BRUSSELS: The doom-mongers at the European Commission have been busy hammering the final nails into the coffins of some of the continent's hitherto strongest economies.
Europe's powerhouse, Germany, with the UK and Spain are on course for recession before the year's end, says the EC, the inevitable result of high energy and food prices and the global financial downturn.
Warns Joaquin Almunia, economic and monetary affairs commissioner: "The outlook for growth has clearly worsened for the second half of this year."
The 27-member bloc's GDP growth forecast has been trimmed for the year to 1.4%, from previous estimates of two percent.
Meantime, the Eurozone's growth is expected to slow to 1.3% from a previous forecast of 1.7%. Inflation is likely to hit an average 3.6%.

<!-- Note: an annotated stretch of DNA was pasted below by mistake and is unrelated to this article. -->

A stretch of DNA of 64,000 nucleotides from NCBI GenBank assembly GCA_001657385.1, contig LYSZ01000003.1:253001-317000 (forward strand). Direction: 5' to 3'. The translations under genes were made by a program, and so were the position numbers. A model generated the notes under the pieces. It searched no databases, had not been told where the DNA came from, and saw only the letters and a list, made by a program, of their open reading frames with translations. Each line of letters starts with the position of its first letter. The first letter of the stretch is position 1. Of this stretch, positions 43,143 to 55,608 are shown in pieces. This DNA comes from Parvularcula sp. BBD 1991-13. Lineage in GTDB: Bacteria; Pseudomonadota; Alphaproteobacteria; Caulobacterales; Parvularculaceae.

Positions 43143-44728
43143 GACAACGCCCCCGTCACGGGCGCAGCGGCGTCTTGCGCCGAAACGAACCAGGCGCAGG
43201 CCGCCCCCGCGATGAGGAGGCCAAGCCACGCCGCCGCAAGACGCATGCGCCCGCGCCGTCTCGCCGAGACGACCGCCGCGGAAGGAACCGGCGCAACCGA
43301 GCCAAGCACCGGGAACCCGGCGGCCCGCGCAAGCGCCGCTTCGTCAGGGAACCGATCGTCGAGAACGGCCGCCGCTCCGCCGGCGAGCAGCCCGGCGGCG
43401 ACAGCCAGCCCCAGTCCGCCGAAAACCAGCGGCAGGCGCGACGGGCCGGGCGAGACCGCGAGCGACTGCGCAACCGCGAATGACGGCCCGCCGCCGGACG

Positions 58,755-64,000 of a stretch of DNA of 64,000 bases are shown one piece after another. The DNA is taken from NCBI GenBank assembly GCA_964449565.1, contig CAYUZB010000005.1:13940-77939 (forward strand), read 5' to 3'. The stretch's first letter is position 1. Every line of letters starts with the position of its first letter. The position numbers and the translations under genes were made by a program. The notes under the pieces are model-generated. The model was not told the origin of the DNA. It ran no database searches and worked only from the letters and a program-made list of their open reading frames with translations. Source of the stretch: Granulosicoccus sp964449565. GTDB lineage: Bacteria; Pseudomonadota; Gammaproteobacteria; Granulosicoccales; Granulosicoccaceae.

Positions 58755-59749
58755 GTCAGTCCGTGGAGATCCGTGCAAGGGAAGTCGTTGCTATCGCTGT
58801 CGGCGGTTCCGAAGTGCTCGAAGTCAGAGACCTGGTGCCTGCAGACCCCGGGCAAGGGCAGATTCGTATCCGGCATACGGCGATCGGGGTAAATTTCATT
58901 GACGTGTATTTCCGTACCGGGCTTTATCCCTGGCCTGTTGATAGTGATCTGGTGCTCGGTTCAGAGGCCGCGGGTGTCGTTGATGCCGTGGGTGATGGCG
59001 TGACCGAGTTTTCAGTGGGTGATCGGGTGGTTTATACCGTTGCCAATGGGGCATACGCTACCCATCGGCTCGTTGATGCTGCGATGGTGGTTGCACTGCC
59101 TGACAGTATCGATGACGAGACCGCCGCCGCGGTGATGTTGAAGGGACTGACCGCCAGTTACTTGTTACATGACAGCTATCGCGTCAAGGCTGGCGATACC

Germany's DIW institute for economic research confirms the EC's depressing forecast and predicts that the nation's economy will contract by 0.1% during the third quarter.
In Britain economic activity is expected to contract by 0.2% in Q3 and Q4 (two successive negative growth quarters equal recession).
While in Spain, the EC predicts 2008 growth at 1.4%, down from its April estimate of 2.2%, with the economy contracting by 0.1% in Q3 and 0.3% in Q4.
However, Josef Ackermann, ceo of Deutsche Bank, believes there is reason for more optimism, with an upturn - if not around the next corner - certainly appearing on the horizon.
"We see stabilization. We see the beginning of the end. There is growing confirmation of that."
Data sourced from Deutsche Welle (Germany); additional content by WARC staff